a blog marking 30 years since WrestleMania III at the Pontiac Silverdome, or another blog marking 40 years since KISS appeared at Olympia Stadium.
But the other day I was stopped cold by a show I absolutely could not remember. When a friend brought it to my attention, I couldn't believe it had even taken place. Lydia Lunch had been at the Detroit Institute of Arts on a Sunday afternoon 30 years ago? "Huh?" Where was I on Jan. 23, 1988? Conceivably, I was somewhere in metro Detroit, but obviously not at the museum.
My first thought was, “Was the Detroit Institute of Arts that cool or that desperate?” Though most of my brain cells are probably dead, I do seem to recall that, even in 1988, the DIA still had a squeaky-clean sheen to it, in part thanks to that goofy 1976 commercial that took its musical cue from Damn Yankees. Institutionally, I remember it appealing to suburban families, women with expensive handbags, or film snobs who wanted to see restored prints of Thief of Baghdad or art-house shit like Wings of Desire on the big screen.
Never would I have imagined that this mausoleum of culture would have Lydia Lunch doing spoken word in 1988. You'd think it would be Pearl Clutching Central in those days. And yet, the recording of this performance was later released as the Oral Fixation EP, with the subtitle proving that it took place at the DIA. (According to a friend who was there, it all took place in some lecture room in the basement, showing that somebody had the good sense to find an out-of-the-way setting for a diatribe about ripping boring Middle American, middle-class life out by the roots.)
It's a great performance. It's kind of like some Patti Smith stuff, without the working-class consciousness, and with the foul mouth turned up to 11. Sometimes, the freestyling, free-associating Lunch sounds more like a female version of Wooba Gooba with the Green Teeth. Yeah, there's a lot of shock value and her performance is that of a type, not a deep character. But for the time period, it cuts and sure sounds fresh. This was years before anybody growled about "riot grrrls." This happened months before any "slam" ever took place at the Nuyorican Poet's Cafe. This was before a blood-soaked Diamanda Galás stripped to the waist and shrieked at terrified spectators at a New York cathedral. This happened at a time when "cool cat" poets at the Michigan Gallery still teased out the end of each line of verse like it was 1961.
For the most part, Lunch reads her own work, with very few references to the city she’s visiting. (One exception: "I saw so many fucking burnt buildings on the way over here today I thought there was a war going on.") It sounds like she had a good audience that understood where she was coming from, with laughter, chuckling, and a sympathetic heckler or two. They were probably the same people who would have seen Henry Rollins do his tedious readings, or the half-dozen people in Detroit who'd seen You Killed Me First or Submit to me Now. Geez, maybe even one or two had tattoos.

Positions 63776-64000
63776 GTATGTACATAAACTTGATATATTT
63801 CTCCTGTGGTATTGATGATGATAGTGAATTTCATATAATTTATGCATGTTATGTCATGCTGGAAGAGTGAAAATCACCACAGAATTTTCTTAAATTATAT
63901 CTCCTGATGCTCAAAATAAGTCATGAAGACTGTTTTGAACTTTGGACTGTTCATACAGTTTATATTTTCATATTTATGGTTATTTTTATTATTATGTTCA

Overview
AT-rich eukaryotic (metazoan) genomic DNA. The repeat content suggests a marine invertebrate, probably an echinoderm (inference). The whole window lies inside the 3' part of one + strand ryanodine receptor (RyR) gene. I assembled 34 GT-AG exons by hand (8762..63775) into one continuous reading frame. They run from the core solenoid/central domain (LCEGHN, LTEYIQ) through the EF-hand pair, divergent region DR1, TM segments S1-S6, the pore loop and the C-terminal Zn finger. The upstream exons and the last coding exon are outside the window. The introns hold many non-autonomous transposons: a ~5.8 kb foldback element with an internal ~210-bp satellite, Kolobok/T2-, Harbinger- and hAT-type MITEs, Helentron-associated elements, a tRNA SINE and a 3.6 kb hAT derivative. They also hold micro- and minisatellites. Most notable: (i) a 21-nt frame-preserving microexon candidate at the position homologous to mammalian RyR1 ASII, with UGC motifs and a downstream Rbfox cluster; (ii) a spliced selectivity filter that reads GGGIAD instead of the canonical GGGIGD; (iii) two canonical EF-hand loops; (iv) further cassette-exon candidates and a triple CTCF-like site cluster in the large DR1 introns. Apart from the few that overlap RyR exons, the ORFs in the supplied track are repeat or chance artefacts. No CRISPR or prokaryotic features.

And another thing: My how that woman could swear! Even today, you see essays about misconceptions about women who utter the occasional swear word. But Lydia Lunch did so much more with swearing. She wove vulgarity, obscenity, and profanity into perfectly expressive and syntactically correct sentences. She ranted about buttfucking, piss and pus and come and blood, dead babies, shopping mall murders, crumbling cities. Her anger had appropriate targets. She’d lampoon everything from macho male chauvinism to racism to the daily grind of American life.
And yet she never took herself too seriously. She’d turn right back around and make fun of herself, joking about audience members who’d “pay three bucks to hear some fuckin’ bitch on the rag who sounds exactly like my fuckin’ mother, can you believe it?”
At her very best, she took aim at stuff that deserved her total teardown, attacking the promise of middle-class life: "The reality that every stinking, boring, useless, unnecessary day of the rest of your miserable, goddamn, useless, stupid, and pathetic life is going to be spent struggling to survive and afford that rotten, useless, no-good-for-nothing next day, to be able to afford the rent, the gas bill, the phone bills, the speeding tickets, to live by the rules."
For Lunch and her clutch of fans in a Detroit basement in 1988, that was clearly the most terrifying prospect of all.